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Fuel Savings for Homes

 

Most people are concerned about higher costs of home heating fuels this winter of 2009-2010. Businesses are probably already optimized by HVAC professionals. Households are quite another story, however.

Some of the easiest things to do can save fuel costs and they do not take much time or cost a great deal.

The list of three straightforwards things and one obvious one are:

1. Get your home air moisture level correct. Moisture added to the air helps it feel warmer, meaning that you do not have to turn up the thermostat as high as before in the winter. It means adding moisture via a humidifier and keeping it below about 65 to 70% to avoid mold growth; 55% air relative humidity is about perfect, if you can manage it and a heck of a lot better for you than 5%. That means you may have to measure it, but there are plenty of low cost ways to do both: add moisture and meaure the result. There are health and other benefits from getting rid of the super, dusty dry air that winter helps create indoors (because there's less moisture in the air outside and when it heats up inside there's very much less).

2. Reduce air leaks. Seal cracks around windows and doors. Easy things to find when it is really cold outside. Caulk and weather stripping are relatively inexpensive and pay big dividends. Caution: do not seal your house air tight; it needs to breathe at least a little or else the fish you fry on Friday will still be a scent to remember on Monday. That's not healthy either. Some of the resources below give you an idea about air balance. We'll try to add some easier to follow ideas as the season progresses. Remember: the air you heat winds up outside sometime; better for you if it is later rather than sooner.

Key tip: Turn off vent fans in bathrooms and kitchens when finished, do not let them run forever pushing your expensive, heated air outside to warm the stars!

3. Insulate, insulate, insulate! Enough said.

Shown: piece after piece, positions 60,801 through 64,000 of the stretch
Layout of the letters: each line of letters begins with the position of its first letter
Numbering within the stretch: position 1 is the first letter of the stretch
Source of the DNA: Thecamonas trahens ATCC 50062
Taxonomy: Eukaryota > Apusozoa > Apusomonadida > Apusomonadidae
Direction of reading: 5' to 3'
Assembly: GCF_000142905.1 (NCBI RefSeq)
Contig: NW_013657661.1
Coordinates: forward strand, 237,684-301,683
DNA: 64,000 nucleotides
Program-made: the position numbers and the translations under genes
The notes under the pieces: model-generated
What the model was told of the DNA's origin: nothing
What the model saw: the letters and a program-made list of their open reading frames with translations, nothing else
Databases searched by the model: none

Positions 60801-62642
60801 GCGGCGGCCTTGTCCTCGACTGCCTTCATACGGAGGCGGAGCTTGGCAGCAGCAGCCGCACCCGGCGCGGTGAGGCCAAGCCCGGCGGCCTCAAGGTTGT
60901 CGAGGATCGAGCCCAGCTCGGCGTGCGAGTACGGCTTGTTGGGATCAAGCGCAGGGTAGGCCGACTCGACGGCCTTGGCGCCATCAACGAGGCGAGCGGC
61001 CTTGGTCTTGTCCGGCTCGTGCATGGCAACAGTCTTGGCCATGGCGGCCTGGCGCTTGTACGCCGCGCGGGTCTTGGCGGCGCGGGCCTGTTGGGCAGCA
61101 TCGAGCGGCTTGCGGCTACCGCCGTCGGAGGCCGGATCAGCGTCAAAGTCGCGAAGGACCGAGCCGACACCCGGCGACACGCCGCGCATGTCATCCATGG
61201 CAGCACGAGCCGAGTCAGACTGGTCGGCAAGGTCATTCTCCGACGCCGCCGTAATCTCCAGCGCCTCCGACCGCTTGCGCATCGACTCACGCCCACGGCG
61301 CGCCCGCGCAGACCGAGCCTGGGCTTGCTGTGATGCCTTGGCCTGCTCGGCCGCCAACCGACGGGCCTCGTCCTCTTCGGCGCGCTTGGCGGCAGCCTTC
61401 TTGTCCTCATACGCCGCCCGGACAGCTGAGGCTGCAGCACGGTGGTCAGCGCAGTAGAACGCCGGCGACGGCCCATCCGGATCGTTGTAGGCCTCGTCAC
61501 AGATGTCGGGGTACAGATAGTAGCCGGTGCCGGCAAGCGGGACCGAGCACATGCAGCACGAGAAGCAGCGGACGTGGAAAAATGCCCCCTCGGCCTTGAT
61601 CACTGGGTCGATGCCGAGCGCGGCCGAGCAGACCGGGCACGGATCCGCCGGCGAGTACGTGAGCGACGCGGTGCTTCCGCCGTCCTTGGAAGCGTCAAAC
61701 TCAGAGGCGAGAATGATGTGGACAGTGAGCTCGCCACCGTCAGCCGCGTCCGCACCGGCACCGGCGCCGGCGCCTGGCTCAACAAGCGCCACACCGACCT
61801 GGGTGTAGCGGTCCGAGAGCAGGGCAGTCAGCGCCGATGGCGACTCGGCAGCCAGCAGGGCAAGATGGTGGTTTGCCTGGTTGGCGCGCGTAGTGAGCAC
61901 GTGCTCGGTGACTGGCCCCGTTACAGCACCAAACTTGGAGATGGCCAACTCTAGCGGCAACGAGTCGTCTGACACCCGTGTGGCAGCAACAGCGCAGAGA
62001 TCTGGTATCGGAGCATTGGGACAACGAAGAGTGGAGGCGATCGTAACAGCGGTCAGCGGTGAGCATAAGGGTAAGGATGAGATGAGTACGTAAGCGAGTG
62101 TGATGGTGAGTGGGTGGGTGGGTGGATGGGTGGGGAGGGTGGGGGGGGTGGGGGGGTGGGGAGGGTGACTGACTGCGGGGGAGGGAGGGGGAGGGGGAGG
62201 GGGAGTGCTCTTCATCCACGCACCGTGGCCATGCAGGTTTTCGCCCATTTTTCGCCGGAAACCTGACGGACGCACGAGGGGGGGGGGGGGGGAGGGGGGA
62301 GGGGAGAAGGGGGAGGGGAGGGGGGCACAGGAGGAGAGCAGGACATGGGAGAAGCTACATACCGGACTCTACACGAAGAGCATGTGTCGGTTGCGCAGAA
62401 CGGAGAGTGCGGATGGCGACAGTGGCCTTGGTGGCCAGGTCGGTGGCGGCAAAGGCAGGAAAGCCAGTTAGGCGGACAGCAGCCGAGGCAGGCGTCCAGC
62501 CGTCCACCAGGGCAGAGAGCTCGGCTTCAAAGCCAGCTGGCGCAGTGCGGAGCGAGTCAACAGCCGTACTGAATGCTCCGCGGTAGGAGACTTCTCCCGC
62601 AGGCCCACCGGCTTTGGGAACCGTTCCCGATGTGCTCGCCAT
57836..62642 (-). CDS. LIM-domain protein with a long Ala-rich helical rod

4. Conserve electricity; it's more expensive than your heating fuel. Turn off the lights, computers and TVs when not in use! Set your self-defrosting freezer temperature a few degrees higher! Put auto on-off switches in rooms so you do not have to remember.

Key Tip: Replace your regular light bulbs with the new, low energy fluorescent bulbs. Places like Home Depot run bulk purchase sales all the time. My sister-in-law is an Ag Agent in Florida. She cut their electric bill in half one winter a few years ago by changing all the light bulbs in their house. We did it three years ago; it works! The new bulbs last several years and pay for themselves in short order.


Many people are not aware of the link between air moisture content and the feeling of comfort. When the outside air temperature drops, so does the amount of moisture it can hold. This makes for very dry air inside a building when that air is heated to a higher temperature. There are numerous resources on the Web that can help you keep your thermostats low while still feeling comfortable indoors and offer other fuel saving tips.

The Comfort Calculator at myFacilities.com is based on the ASHRAE Standard 55-1992, "Thermal Environmental Conditions for Human Occupancy" . It enables one to calculate the Thermal Comfort Level based on temperature, Relative Humidity, the Occupant's Attire and Activity Level. It works on the assumptions that it is an indoor environment with no sun or other radiatnt heating and that all room surfaces are at the same temperature as the air.

The Home Energy Librarian sponsored by the US government Dept of Enery (DOE) is a great place to find additional information. It is full of resources like: Newsletters, and Discussion Groups, Product Information, General Information, Home Building, a State-by-State List of of Energy Savings Programs & Other Information, Residential Energy Software, Non-Profits and State Energy Resources, Construction Standards, Home Energy Rating Systems and Financing and an Answer Desk.

There are special pages on moisture and air humidity and a careful note on one page about keeping the air moisture level below that which promotes mold growth. There is such a thing as too much moisture in the air in the winter!

The Energy Savers website, also by DOE, provides homeowners with tips for saving energy and money at home and on the road. It goes into many specifics about insulation, window types, high efficieny furnaces, water heaters and the like. It was started in 1998 as a joint effort with Owens Corning.

The US Environment Protection Agency (EPA) has a set of webpages entitled Indoor Air Quality that are aimed at stopping mold growth and dealing with other air problems.

Mold can be an issue in your AC and heating system; the The National Comfort Institute (NCI) has some useful information about the balance and the effects of mold.

The National Comfort Institute, a private organization of HVAC professionals, also offers some interesting suggestions about both balancing the air flow in your house and how it can be properly tested. You do not want the hot air you have created with your fuel money being wasted by leaking out too quickly.

 

 

 


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